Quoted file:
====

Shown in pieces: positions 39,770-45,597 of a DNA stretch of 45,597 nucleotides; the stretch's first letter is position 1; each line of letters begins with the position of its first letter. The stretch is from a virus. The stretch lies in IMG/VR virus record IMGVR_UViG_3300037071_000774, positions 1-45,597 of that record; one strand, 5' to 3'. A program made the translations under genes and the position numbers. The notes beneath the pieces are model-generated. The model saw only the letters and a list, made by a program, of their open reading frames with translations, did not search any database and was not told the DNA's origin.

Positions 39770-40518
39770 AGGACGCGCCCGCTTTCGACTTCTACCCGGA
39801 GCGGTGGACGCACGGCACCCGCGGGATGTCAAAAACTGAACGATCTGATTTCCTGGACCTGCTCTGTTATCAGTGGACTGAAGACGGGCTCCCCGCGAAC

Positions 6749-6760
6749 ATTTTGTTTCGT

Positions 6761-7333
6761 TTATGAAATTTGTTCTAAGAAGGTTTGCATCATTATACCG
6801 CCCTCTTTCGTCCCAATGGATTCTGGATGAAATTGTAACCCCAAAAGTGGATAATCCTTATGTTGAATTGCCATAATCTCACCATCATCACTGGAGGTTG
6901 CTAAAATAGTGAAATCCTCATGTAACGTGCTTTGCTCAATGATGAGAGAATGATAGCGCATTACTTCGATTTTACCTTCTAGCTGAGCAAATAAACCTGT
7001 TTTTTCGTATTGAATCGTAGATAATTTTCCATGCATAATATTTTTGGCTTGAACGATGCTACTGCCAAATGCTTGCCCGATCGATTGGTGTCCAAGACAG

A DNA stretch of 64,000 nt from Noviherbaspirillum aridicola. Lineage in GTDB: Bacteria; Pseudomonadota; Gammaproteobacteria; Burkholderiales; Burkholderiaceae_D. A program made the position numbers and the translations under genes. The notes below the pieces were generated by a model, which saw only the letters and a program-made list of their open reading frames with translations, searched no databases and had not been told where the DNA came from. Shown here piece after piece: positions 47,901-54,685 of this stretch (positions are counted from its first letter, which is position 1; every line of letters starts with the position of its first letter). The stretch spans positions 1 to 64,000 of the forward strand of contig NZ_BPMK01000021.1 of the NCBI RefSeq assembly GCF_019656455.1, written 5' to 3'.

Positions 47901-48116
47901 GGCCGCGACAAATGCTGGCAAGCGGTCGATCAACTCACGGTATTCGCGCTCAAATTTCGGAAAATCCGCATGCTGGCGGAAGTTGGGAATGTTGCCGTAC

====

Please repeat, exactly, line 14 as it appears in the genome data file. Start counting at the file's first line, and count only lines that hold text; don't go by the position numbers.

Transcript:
47901 GGCCGCGACAAATGCTGGCAAGCGGTCGATCAACTCACGGTATTCGCGCTCAAATTTCGGAAAATCCGCATGCTGGCGGAAGTTGGGAATGTTGCCGTAC